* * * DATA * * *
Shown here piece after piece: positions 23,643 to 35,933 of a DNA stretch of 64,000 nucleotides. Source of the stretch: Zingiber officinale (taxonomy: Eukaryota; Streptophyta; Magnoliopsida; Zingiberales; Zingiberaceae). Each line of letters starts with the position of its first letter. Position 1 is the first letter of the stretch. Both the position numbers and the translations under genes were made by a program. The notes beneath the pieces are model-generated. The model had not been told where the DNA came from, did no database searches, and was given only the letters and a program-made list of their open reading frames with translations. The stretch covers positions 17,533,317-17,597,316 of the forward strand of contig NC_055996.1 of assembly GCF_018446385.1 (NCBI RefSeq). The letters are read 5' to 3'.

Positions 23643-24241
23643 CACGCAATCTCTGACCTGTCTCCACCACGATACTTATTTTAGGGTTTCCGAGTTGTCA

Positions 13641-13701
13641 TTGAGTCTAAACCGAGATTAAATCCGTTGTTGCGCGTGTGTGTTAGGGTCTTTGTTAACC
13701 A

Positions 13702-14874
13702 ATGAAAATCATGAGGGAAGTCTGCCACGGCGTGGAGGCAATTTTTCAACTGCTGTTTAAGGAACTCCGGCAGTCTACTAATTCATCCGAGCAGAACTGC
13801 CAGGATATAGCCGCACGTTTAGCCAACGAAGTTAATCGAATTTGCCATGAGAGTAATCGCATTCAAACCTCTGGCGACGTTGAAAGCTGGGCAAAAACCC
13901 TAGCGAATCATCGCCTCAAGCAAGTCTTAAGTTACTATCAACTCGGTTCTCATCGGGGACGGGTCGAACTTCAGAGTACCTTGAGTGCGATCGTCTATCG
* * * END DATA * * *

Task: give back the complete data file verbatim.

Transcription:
Shown here piece after piece: positions 23,643 to 35,933 of a DNA stretch of 64,000 nucleotides. Source of the stretch: Zingiber officinale (taxonomy: Eukaryota; Streptophyta; Magnoliopsida; Zingiberales; Zingiberaceae). Each line of letters starts with the position of its first letter. Position 1 is the first letter of the stretch. Both the position numbers and the translations under genes were made by a program. The notes beneath the pieces are model-generated. The model had not been told where the DNA came from, did no database searches, and was given only the letters and a program-made list of their open reading frames with translations. The stretch covers positions 17,533,317-17,597,316 of the forward strand of contig NC_055996.1 of assembly GCF_018446385.1 (NCBI RefSeq). The letters are read 5' to 3'.

Positions 23643-24241
23643 CACGCAATCTCTGACCTGTCTCCACCACGATACTTATTTTAGGGTTTCCGAGTTGTCA

Positions 13641-13701
13641 TTGAGTCTAAACCGAGATTAAATCCGTTGTTGCGCGTGTGTGTTAGGGTCTTTGTTAACC
13701 A

Positions 13702-14874
13702 ATGAAAATCATGAGGGAAGTCTGCCACGGCGTGGAGGCAATTTTTCAACTGCTGTTTAAGGAACTCCGGCAGTCTACTAATTCATCCGAGCAGAACTGC
13801 CAGGATATAGCCGCACGTTTAGCCAACGAAGTTAATCGAATTTGCCATGAGAGTAATCGCATTCAAACCTCTGGCGACGTTGAAAGCTGGGCAAAAACCC
13901 TAGCGAATCATCGCCTCAAGCAAGTCTTAAGTTACTATCAACTCGGTTCTCATCGGGGACGGGTCGAACTTCAGAGTACCTTGAGTGCGATCGTCTATCG